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Hotel Chelsea's Money-Sucking Renovation Is Taking Forever

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It's been awhile since we've heard anything about the Hotel Chelsea, but don't worry—it's still there, and it's still kind of a mess. The Journal checked in on the property, which has been undergoing a high-end conversion since 2011, and suffice it to say, things aren't going as planned. The current owners—William Ackman of Pershing Square Capital Management LP, Joseph Steinberg of Leucadia National Corp., and real estate investment firm Wheelock Street Capital—took control of the property in 2013 from Joseph Chetrit. Chetrit got things off to a bad start, and now the hotel is basically just eating money. The Journal reports that the owners have already spent about $130 million on the project, and they are now way over budget. To they are currently looking to refinance the debt, take out some more loans, and find an equity partner who can help finish the job. The main reason things are so expensive and taking so long? The eclectic hotel's rent-stabilized tenants.

Since the early 1900s, the hotel has attracted creative types, and since the 1960s, it has been a haven for artists, writers, and musicians. Bob Dylan, Stanley Kubrick, Jasper Johns, Patty Smith, and Leonard Cohen are just a few of the famous names who have called the Hotel Chelsea home. Most of the current tenants are artists who have lived in the hotel for decades, and before Chetrit came in, they were used to "unconventional rent-collection policies," as the Journal puts it—sometimes the owners would accept a piece of artwork as payment—so it was no surprise when they resisted changes.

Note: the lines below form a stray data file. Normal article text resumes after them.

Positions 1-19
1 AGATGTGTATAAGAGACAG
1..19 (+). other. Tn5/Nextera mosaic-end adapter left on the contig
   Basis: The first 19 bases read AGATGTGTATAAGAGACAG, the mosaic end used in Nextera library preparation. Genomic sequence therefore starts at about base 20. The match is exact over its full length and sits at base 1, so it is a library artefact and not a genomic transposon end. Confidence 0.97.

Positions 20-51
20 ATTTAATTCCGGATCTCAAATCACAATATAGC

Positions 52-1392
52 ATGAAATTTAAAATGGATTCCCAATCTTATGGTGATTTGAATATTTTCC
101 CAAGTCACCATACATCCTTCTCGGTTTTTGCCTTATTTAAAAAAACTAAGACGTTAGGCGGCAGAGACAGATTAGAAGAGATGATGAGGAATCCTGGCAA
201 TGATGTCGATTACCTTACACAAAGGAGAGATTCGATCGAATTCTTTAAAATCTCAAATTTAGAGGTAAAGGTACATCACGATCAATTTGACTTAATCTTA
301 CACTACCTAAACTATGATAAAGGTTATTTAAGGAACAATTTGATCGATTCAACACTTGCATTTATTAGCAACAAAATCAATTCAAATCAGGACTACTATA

Chetrit pretty much immediately clashed with the tenants—they sued him over horrible living conditions, and he peaced out— but the new owners are trying to do right by the people who call this building home. They made an agreement with the tenants soon after taking control that allows tenants to move to a different apartment or stay at a hotel while renovations are happening. CEO of Chelsea Hotels, Edward Scheetz, shared a nugget of wisdom that could benefit a lot of landlords: "If you are fighting tenants like the previous owner, it is hard to get anything done. If they are not happy, they won't want you to succeed, and they have a lot of remedies they can use."

But even with happy tenants, construction is still crawling because entire floors can't be closed at one time. The 1884 Queen Anne-style building was in a terrible state of disrepair long before it sold. As the Journal wisely writes, "The Hotel Chelsea is a reminder that even sophisticated investors can underestimate a project's expense and complexity when it involves longtime tenants, older buildings and extensive work."

When it does open in 2017, the Hotel Chelsea will have 120 deluxe rooms and suites—and probably some condos, too, though the owners have not elaborated on that aspect of the plan. A spokesperson would only say that it was "always going to be a hotel-residential mix," but a Curbed tipster said that there will be "20-30 condos mixed into the hotel when the whole thing reopens." The building currently has 58 apartments, so could half of those be converted?
· Hotel Chelsea Upgrade Hits a Snag [WSJ]
· Culture and Chaos: A Comic History of the Hotel Chelsea [Curbed]
· All Hotel Chelsea coverage [Curbed]

Hotel Chelsea

222 West 23rd Street, New York, NY 10011 Visit Website